Foreign developed market debt in USD terms gained sharply, but was largely the result of a weaker dollar. EM debt returns were also affected by USD movements, with both local and hard currency ending the week higher, but local outperforming.

Real estate gained in the U.S., and even more so abroad, in contrast to broader equities, and likely aided by lower interest rates. Apartments and retail recovered somewhat, a bit better than other segments, and outperformed mortgage REITs despite lower rates.

Commodities ended flattish in the short week, as lower prices for several industrial metals due to weaker China results were offset by strength in precious metals. Despite a blip higher mid-week, crude oil closed just above where it started at $47.48; natural gas and unleaded gas declined sharply as storm concerns dissipated.

Sources: FocusPoint Solutions, American Association for Individual Investors (AAII), Associated Press, Barclays Capital, Bloomberg, Deutsche Bank, FactSet, Financial Times, Goldman Sachs, JPMorgan Asset Management, Kiplinger's, Marketfield Asset Management, Minyanville, Morgan Stanley, MSCI, Morningstar, Northern Trust, Oppenheimer Funds, Payden & Rygel, PIMCO, Rafferty Capital Markets, LLC, Schroder's, Standard & Poor's, The Conference Board, Thomson Reuters, U.S. Bureau of Economic Analysis, U.S. Federal Reserve, Wells Capital Management, Yahoo!, Zacks Investment Research. Index performance is shown as total return, which includes dividends, with the exception of MSCI-EM, which is quoted as price return/excluding dividends. Performance for the MSCI-EAFE and MSCI-EM indexes is quoted in U.S. Dollar investor terms.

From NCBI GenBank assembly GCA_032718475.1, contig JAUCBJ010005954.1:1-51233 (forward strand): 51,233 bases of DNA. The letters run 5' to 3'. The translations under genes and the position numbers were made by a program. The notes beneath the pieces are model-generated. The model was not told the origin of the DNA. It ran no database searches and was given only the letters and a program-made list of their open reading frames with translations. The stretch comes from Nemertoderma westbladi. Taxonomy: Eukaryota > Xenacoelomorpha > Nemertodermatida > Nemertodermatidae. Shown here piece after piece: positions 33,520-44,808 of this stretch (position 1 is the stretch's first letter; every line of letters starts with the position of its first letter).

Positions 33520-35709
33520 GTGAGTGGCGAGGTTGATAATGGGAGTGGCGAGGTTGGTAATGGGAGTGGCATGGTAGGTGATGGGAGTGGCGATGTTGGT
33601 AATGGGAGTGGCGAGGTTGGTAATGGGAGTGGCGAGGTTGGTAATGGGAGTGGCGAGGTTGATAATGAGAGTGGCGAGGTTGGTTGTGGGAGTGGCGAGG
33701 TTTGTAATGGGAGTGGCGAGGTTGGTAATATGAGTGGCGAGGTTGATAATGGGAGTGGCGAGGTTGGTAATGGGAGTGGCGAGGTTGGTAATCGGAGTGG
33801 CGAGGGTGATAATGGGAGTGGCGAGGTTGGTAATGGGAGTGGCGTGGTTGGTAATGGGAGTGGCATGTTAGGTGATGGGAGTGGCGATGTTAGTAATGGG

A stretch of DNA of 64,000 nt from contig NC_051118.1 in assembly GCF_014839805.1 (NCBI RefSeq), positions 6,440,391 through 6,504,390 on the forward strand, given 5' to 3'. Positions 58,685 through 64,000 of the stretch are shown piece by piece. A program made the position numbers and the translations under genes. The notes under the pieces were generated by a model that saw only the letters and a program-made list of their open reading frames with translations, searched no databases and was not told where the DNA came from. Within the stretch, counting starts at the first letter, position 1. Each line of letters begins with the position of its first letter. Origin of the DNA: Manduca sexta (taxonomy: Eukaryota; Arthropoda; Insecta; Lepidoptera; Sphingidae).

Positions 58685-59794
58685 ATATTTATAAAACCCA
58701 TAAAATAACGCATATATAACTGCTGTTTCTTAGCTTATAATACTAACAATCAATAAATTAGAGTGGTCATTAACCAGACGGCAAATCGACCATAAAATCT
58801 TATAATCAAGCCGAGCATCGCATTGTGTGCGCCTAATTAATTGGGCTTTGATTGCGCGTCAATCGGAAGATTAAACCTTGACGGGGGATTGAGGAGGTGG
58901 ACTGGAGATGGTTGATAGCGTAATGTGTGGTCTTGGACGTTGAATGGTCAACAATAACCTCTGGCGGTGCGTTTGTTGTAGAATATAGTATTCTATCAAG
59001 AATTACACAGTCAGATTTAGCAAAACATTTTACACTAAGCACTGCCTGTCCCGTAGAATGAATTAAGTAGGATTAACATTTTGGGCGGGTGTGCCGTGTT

The information above has been obtained from sources considered reliable, but no representation is made as to its completeness, accuracy or timeliness. All information and opinions expressed are subject to change without notice. Information provided in this report is not intended to be, and should not be construed as, investment, legal or tax advice; and does not constitute an offer, or a solicitation of any offer, to buy or sell any security, investment or other product. FocusPoint Solutions, Inc. is a registered investment advisor.

Notes key: (+) positive/encouraging development, (0) neutral/inconclusive/no net effect, (-) negative/discouraging development.

Additional Reading

Read the previous Weekly Review for September 5, 2017.